A New Generation of Well Surveillance for Early Detection of Gains and Losses When Drilling Very High Profile Ultradeepwater Wells, Improving Safety, and Optimizing Operating Procedures | Schlumberger
Tech Paper
Location
Offshore
Byline
F. Le Blay and E. Villard, Geoservices; S. Hilliard and T. Grønås, Statoil
Society
SPE
Paper Number
158374
Presentation Date
2012
Products Used
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A New Generation of Well Surveillance for Early Detection of Gains and Losses When Drilling Very High Profile Ultradeepwater Wells

Improving safety, and optimizing operating procedures



Abstract

As the industry continues to expand into ultradeepwater plays, an increasing number of tight tolerance wells warrant the use of an efficient system for determining early influxes or losses during drilling, tripping, and cementing operations. The narrow mud weight window for the majority of these wells requires an advanced solution in order to operate in all such conditions without compromising on safety. This paper describes a new early detection flow monitoring system and setup for floating rigs, and presents its application via a case study of a very high-profile ultra deepwater well.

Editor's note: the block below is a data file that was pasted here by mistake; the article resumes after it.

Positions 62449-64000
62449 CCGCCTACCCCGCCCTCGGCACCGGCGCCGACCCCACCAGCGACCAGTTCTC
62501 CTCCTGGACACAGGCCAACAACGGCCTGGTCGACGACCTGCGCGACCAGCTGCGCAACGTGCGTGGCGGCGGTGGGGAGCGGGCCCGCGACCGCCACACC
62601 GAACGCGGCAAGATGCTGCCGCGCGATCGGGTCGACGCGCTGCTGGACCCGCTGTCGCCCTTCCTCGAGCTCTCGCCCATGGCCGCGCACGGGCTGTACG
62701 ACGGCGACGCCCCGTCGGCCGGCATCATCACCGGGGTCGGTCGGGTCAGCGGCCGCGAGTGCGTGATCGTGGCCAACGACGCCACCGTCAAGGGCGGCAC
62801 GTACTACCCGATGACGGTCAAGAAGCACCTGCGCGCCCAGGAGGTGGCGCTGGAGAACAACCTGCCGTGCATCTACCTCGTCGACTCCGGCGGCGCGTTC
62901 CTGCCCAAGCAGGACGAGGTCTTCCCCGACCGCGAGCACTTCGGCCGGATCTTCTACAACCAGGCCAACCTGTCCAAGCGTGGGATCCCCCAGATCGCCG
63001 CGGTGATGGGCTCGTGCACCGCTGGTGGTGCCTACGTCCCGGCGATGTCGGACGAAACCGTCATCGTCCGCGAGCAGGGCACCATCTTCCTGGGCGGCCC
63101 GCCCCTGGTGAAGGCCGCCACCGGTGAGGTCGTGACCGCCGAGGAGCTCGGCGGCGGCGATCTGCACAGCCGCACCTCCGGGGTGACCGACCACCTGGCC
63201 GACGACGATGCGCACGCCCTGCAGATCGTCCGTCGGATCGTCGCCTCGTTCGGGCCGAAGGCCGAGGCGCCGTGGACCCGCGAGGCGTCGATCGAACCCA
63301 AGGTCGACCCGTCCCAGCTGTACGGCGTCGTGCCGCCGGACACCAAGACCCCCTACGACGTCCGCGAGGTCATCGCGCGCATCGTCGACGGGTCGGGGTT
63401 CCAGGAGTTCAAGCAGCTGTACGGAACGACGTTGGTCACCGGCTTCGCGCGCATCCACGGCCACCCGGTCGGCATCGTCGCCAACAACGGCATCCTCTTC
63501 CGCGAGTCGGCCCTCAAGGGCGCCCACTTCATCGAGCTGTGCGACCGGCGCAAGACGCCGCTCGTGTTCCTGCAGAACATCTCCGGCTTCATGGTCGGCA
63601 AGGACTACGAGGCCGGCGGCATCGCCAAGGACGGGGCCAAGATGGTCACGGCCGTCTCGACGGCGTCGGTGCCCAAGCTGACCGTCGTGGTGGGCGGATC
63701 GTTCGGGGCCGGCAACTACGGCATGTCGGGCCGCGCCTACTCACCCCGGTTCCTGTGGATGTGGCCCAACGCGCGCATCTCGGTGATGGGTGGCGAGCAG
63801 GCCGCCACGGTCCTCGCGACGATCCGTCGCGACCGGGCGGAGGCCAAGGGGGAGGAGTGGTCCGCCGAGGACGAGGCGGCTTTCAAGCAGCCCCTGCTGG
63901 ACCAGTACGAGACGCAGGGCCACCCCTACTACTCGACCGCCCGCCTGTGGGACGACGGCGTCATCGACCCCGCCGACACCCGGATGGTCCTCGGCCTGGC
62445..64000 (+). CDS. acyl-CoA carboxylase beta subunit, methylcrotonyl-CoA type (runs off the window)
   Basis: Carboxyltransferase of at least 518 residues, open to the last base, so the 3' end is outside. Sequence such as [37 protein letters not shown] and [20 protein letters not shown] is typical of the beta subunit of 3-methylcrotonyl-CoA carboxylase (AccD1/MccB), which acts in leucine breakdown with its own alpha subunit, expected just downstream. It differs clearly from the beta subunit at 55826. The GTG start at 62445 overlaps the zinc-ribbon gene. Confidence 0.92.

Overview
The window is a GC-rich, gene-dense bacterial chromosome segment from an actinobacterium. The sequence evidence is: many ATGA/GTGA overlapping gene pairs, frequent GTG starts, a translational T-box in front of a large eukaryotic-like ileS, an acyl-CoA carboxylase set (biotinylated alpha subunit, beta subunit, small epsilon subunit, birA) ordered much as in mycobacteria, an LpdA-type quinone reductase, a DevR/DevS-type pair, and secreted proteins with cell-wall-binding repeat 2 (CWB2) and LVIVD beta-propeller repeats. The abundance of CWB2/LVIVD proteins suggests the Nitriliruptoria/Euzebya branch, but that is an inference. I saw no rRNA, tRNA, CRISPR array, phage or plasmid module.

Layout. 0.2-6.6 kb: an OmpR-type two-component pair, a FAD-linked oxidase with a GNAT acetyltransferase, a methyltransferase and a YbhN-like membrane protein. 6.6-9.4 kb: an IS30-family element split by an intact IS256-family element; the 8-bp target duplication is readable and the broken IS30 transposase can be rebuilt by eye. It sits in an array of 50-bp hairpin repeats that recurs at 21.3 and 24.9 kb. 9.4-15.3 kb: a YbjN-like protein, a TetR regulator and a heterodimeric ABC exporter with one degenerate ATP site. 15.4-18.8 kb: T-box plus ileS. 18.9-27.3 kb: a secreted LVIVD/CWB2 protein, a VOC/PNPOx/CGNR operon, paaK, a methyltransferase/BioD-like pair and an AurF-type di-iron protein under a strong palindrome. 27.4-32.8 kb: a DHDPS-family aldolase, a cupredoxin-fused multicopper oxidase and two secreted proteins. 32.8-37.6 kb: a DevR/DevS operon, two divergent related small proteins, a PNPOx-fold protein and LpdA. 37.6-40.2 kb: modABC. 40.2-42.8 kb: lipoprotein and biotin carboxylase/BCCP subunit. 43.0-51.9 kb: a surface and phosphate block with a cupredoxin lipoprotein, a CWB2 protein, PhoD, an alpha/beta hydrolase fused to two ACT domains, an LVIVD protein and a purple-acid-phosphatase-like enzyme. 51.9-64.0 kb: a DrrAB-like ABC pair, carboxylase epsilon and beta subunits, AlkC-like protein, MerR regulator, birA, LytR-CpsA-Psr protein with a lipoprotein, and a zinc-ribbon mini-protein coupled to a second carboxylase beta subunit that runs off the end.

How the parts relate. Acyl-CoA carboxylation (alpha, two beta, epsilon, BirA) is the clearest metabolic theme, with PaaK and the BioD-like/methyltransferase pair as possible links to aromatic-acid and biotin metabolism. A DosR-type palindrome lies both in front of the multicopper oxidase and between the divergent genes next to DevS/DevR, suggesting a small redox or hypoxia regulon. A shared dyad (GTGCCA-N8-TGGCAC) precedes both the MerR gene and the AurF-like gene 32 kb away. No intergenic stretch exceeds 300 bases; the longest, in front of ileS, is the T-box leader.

Good well surveillance for floating rigs requires precise measurements combined with an efficient smart process adapted to deepwater conditions in order to raise a reliable alarm in any condition, while minimizing the risk of false alarms. Careful sensor selection and sizing, together with particular attention to installation is required in order to achieve this degree of accuracy for all the drilling phases. The solution described in this case study provides drilling surveillance for all hole sizes, with flow up to 2000 gpm for accurate and early detection, and significantly increased safety during drilling, tripping, and cementing operations.

This case study describes how kicks can be detected with a high degree of reliability much earlier than with the standard pit volume and flow paddle monitoring. In addition to this, it has shown its value by characterizing, in real time, the consequences following a packoff event and also by differentiating between a wash out and pump failure.

Crew confidence in this detection system rapidly led to modifications of the operational procedures. For instance, flow checks were previously done for every pipe connection, taking up expensive rig time. Due to results obtained in the previous hole sections, the drilling procedures were updated in order to significantly reduce time spent flow-checking, while still maintaining maximum safety during the operations.

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